If you need actual proof that no one really knows when travel will resume, what reassurances travelers will need and how travel will look in the future, just skim the surveys, announcements and opinion pieces that flood whatever communications channels you monitor.
What's the current status of traveler demand? Skyscanner says 33% will travel "more than ever" once it's safe to do so.
A few days later, a survey by the Sports and Leisure Research Group declared that Americans who experienced certain components of travel in the past 12 months would return -- now -- to cruise (58%), fly (43%) or stay in a hotel (47%).
Certainly not apples-to-apples surveys -- different questions seeking different insights, but both seeking to gauge consumer sentiment about travel.
But how do they square together, let alone mesh with other information? We recently learned that Disney Springs and Las Vegas' Wynn and Encore resorts are targeting late-May openings. Some domestic river cruising, certain Sandals and Beaches resorts, Hurtigruten and Southwest Airlines (to select destinations in Mexico and the Caribbean) all intend to resume operations in June.
Near-simultaneously, we learned that many more similar companies have pushed back scheduled resumption dates.
Some hotel executives reported that April was the bottom of the trough and that demand is rising. Avianca Airlines went Chapter 11, and Virgin Atlantic is teetering. Delta and Latam optimistically launched a joint venture.
These developments may seem contradictory but often just reflect conditions at the companies involved. Each entered the crisis with balance sheets of varying strength, different operational efficiencies and CEOs with specific strategic visions and temperaments.
But in sum, we're left with a complicated collection of data points that would require four dimensions to plot. If this were presented as a mathematical equation, the answer would elude Einstein.
We search in vain for patterns. Even more difficult to chart are our own emotions, predilections and thoughts, our personal "traveler sentiment."
I'm quite sure my feelings are colored by living in a hot spot, New York, whose density is such that, even with stringent protocols prescribed by authorities, I find it impossible to avoid unmasked neighbors who flout social distancing rules as I make my way to a store. I feel nervous and exposed, though I can only imagine how much more worried I'd be if someone in my household were in a high-risk group.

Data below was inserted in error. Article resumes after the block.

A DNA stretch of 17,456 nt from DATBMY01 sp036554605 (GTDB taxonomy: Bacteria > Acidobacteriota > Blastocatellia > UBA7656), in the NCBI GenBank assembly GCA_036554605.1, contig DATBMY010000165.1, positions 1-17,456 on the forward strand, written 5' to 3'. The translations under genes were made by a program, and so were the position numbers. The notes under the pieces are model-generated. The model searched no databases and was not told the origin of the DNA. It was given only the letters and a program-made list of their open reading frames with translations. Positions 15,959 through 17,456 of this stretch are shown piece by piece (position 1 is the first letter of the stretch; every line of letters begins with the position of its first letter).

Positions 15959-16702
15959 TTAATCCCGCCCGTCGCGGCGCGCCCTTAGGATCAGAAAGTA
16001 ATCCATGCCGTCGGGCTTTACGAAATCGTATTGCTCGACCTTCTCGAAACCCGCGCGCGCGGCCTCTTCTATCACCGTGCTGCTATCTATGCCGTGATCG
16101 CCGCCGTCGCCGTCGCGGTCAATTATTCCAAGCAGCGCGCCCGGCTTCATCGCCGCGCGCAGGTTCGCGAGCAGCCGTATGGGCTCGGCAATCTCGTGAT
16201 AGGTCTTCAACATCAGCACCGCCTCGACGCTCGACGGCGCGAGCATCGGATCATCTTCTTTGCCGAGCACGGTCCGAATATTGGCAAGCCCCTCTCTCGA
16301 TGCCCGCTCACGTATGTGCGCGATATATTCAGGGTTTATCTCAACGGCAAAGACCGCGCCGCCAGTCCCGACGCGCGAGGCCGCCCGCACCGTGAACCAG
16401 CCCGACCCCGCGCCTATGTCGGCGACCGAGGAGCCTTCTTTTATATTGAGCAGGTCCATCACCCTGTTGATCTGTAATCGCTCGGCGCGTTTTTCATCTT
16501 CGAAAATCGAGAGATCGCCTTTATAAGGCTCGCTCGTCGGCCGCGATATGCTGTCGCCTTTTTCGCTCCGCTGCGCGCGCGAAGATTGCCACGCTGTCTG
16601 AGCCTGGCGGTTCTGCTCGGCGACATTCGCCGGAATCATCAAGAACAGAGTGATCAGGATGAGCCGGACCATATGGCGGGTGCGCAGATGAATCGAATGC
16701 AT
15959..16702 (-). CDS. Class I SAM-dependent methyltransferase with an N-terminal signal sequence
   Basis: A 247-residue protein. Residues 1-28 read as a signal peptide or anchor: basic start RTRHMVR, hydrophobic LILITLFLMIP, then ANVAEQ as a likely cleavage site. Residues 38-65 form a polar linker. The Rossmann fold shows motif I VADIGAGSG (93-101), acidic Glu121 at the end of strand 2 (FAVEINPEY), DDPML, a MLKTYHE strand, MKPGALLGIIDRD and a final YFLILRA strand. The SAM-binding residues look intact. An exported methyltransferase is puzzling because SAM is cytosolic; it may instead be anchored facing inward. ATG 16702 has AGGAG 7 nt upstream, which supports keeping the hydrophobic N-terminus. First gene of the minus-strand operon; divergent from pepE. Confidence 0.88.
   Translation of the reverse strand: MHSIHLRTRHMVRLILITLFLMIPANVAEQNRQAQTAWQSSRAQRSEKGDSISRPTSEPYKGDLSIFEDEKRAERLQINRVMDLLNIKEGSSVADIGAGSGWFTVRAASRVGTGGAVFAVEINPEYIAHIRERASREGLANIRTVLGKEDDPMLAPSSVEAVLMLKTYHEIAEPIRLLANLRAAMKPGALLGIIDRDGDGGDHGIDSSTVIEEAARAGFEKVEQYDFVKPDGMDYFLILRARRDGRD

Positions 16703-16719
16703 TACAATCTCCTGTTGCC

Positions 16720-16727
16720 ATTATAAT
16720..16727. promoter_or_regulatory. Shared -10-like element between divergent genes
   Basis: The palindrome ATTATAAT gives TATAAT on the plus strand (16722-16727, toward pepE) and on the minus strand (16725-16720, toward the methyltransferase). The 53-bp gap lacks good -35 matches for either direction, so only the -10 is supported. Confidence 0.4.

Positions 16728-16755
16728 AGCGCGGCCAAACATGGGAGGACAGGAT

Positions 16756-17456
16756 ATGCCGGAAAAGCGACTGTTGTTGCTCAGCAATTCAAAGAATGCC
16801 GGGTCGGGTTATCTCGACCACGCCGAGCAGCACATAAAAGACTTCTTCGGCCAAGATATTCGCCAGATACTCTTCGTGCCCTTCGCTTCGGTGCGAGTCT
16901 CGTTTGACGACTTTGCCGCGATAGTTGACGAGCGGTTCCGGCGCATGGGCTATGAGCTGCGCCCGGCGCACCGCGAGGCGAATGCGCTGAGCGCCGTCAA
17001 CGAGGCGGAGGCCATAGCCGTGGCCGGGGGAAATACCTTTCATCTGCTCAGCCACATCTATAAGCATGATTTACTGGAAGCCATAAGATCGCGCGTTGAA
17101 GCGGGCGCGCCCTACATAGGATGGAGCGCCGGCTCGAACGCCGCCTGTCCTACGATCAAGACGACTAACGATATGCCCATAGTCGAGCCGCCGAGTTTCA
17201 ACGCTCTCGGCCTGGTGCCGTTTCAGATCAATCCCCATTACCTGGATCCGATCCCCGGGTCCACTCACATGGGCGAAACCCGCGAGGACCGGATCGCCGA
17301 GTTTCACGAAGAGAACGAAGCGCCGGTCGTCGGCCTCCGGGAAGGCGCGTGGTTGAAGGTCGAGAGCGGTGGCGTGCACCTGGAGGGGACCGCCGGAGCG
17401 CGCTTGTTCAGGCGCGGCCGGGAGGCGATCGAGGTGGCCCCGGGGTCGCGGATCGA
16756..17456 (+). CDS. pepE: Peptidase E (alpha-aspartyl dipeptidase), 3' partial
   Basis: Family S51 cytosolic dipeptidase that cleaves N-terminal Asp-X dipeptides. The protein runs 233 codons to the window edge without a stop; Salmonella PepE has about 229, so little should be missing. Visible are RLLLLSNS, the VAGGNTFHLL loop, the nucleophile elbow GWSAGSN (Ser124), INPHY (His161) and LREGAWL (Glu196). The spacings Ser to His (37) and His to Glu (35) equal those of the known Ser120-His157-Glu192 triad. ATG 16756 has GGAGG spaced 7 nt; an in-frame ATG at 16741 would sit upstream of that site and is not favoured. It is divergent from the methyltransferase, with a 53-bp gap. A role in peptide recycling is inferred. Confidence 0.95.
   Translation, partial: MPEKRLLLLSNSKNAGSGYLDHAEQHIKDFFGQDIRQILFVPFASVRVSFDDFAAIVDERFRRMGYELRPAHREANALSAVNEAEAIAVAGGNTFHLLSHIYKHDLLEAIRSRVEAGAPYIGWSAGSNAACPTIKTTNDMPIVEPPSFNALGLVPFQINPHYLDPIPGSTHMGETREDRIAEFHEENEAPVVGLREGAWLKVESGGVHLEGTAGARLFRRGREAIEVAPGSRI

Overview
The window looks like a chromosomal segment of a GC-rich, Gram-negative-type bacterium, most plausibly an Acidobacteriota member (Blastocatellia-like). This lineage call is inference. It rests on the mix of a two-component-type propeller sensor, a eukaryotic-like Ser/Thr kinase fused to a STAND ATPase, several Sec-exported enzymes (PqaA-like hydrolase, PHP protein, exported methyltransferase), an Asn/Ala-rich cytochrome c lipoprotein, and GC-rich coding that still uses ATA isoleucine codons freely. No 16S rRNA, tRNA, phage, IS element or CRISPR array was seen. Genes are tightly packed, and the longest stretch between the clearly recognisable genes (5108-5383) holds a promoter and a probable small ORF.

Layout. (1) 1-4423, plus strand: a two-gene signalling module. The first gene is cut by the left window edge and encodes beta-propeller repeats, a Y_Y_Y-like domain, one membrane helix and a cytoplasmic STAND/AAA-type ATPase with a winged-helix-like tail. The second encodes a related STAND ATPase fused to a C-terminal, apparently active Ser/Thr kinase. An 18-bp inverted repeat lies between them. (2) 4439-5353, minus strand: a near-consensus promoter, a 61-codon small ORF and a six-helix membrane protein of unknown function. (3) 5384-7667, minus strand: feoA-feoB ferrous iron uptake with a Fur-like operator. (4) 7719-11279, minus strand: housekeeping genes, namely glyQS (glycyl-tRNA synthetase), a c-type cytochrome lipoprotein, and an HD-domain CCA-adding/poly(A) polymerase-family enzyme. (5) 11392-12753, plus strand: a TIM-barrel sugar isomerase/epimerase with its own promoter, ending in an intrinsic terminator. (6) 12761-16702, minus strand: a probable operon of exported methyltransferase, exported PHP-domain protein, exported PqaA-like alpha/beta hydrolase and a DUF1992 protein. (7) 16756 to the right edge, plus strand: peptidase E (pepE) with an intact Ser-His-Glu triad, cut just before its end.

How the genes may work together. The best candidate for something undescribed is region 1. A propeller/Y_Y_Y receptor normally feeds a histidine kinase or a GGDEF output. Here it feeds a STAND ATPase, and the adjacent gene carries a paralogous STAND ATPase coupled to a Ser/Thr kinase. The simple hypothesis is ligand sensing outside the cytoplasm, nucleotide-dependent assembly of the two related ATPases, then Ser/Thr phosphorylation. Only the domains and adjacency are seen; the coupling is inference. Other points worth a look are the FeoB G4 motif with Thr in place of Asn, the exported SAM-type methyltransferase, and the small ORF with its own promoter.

But despite these concerns, when I read about cleaning protocols that go beyond sanitation to near-sterilization, I wonder how far is too far. The overuse of antibiotic cleansers has already led to the emergence of lethal MRSA superbugs that don't respond to antibiotics. Are we simply going to trade one serious health problem for another?
My personal traveler sentiment is at odds with the majority (67%) in the Skyscanner survey who said they weren't gung-ho to travel. I feel trapped not only in my apartment, but in a Zen koan: What is a traveler's destination if he can't leave home?
When faced with the imponderable, humanity has always turned to oracles. So I called futurist Scott Klososky.
Part of the problem, he told me, is that people tend to be short-term thinkers and ignore dynamics that turn out to be important. For instance, one may make specific predictions for business travelers or leisure travelers, but they don't operate in isolation from each other -- the behavior of one impacts the environment of the other.
Klososky said he believes demand for leisure will return to 2019 levels fairly quickly once travel resumes, dependent upon pricing. But pricing will be complicated by what he anticipates is a significant drop in a specific type of business travel: the quick turnaround.
"That business will not come back. Ever. I have a client who sells to Walmart and flies to its headquarters in Bentonville, Ark., every six to eight weeks to go over products. Lately, he's discovered he can do that just fine by video. He's finished with in-person reviews that cost $1,800 and take two days away from his life."
Although this type of travel may represent only a fraction of overall demand, it represents front-of-the-plane travel that will have an outsize economic impact on the stability of airlines, which has a knock-on effect for leisure travelers.
There will be similar impacts on hotels, which have even less ability to reduce capacity.
Klososky is, however, bullish on the return of meetings, conferences and large events. The type of valuable networking that occurs there cannot be replaced by Zoom, he believes.
His forecasts resonate with me, which is to say they complement my biases. But there's another dimension to Klososky's observation on long- and short-term thinking that provides comfort in the face of confusion. To end on a positive note, I'll paraphrase Roy Amara, past president of the Institute for the Future: We tend to overestimate what we can do in the short term and underestimate what can be accomplished over the long term.